During the biggest march in U.S. history, something clicked in me.
“I am powerful. And it’s okay to express it. Women are just as powerful as they are loving and compassionate.”
It’s still sinking in and it makes me want to move mountains, write a long Facebook post and bow to the first 5,000 women who were jeered, tripped, shoved and spat upon during the first women’s march in the U.S. history in 1913 (100 of them were injured and taken to the hospital). Back when women couldn’t vote among a million other things we now take for granted.
Power is a part of who we are. Although we’re afraid of it, men are afraid of it, and we’re often repressing it as much as we’re being repressed in it.
But being powerful is okay. Even if at times it is expressed through anger, rage, outrage, rebellion, resistance. That is okay, too. It doesn’t mean violence. Rarely will you see women marching for a common cause and attacking one another.
Women can and will express their power as anger, rage and resistance, not because they are crazy, irrational or emotional (f*ck that old conditioning), but because women are still being oppressed and violated and hurt to a degree so insane it is hard to fathom.
Sadly, many women think the hard-fought progress made in the last hundred years means we should now sit back, enjoy and keep our mouths shut. Even though domestic violence, rapes, abuse, denial of reproductive and maternity rights, and unequal pay are still rampant in America and all around the world. Big time.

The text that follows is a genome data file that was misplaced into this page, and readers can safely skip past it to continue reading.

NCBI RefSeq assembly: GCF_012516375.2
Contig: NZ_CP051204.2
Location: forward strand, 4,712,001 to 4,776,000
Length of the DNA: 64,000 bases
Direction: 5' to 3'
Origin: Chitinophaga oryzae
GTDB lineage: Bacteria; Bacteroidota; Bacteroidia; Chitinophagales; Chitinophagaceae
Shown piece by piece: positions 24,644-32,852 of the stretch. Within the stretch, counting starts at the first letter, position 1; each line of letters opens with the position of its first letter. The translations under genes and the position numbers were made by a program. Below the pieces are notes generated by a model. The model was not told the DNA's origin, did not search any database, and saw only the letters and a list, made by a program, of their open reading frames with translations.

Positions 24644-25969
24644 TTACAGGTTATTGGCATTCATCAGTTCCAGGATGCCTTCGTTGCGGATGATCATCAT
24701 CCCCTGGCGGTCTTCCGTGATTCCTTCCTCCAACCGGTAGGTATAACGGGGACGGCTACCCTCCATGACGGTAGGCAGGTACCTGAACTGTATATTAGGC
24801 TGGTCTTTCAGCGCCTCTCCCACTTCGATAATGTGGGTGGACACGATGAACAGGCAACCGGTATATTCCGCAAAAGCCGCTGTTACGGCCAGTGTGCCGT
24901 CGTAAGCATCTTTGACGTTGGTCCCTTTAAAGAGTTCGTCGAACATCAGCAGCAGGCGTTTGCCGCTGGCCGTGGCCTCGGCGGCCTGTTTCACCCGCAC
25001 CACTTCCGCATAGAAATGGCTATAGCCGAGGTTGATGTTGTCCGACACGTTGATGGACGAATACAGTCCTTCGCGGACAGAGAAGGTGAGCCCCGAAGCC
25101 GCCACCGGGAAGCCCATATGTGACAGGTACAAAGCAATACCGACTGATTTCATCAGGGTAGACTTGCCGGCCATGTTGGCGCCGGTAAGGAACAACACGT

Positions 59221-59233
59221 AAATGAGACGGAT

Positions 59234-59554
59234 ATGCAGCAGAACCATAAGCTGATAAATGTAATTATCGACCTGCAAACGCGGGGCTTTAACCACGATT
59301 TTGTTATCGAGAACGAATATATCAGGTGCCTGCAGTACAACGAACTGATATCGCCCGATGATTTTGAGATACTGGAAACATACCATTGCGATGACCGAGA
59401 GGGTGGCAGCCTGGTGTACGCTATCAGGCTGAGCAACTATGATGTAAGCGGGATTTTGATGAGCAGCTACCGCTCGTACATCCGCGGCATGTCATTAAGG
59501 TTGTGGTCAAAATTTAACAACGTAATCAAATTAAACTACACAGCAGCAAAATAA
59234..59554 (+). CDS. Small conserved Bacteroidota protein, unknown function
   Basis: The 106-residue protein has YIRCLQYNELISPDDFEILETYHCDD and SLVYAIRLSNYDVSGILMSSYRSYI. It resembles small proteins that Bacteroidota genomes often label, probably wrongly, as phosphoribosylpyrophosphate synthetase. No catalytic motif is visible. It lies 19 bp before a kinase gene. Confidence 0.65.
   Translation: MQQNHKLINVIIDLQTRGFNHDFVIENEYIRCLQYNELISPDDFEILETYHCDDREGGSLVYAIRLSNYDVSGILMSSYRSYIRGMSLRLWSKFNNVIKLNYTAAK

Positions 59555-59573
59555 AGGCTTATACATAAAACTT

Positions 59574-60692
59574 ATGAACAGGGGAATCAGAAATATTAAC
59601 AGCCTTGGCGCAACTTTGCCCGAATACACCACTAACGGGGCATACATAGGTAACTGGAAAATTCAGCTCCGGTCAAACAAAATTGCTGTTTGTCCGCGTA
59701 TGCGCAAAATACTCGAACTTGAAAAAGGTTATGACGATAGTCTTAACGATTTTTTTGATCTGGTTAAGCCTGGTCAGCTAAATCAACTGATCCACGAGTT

That’s why feminism sounds like a dirty word—even to women. I am sorry about that. I have felt that too. But not anymore. Especially not after being a part of the biggest march in the U.S. history that was first and foremost a women’s march. From 5,000 women in 1913 to 2,9 million in 2017 of largely loving peaceful people of all ages, genders and races!
That couldn’t have happened without feminism.
Feminism is a beautiful word. It shouldn’t threaten men unless they feel insecure and blinded by their arbitrary privileges over women. Feminism is only against men when men are against women. Feminism wants space, justice, love, peace, freedom, equality (not equal identity).
Feminism means that as long as we women will not be able to walk on earth as freely as men, and even more than that, as freely as our goddess-given nature in all of our wildness, radiance, beauty, intelligence, nakedness, talents, compassion, love, fierceness and flaws—we will stand up, we will march, we will resist.
This would not be a fight if men realized that the freer women are the freer they become too. If some men were not afraid of all that women are, this would not be a fight. If men and women were not afraid of their sexuality, this would not be a fight.
It would be a beautiful evolution from ignorance to companionship, from fear to understanding, from hurt to mutual healing, from comparison to diversity, from separation to unity.
And until that is, I am a part of this revolution.
I will be loud. I will push the limits of my own conditioning. I will express my freedom and love and joy and sexuality and power in spite of limiting social, cultural and religious beliefs that have enslaved us and kept humanity small.
One more thing. What touched me the most during the march was all the men who were present. Fathers, brothers, partners, friends marching and chanting and loving and caring for their daughters, mothers, sisters, friends and wives with the same passion and fire in their hearts. More than once I wanted to cry how f*cking beautiful and healing that was to my heart.
Feminism doesn’t mean women don’t like men. It means we love ourselves just as much.
We want to be free to express our self-love. And we want to be seen and held so that we can love you back even harder. It means we want to be a team but play by our rules, too.
Feminism is inclusive. There is room for all of us here.
Author: Marie Zolecki
Image: Helga Weber / Flickr
Editor: Sara Kärpänen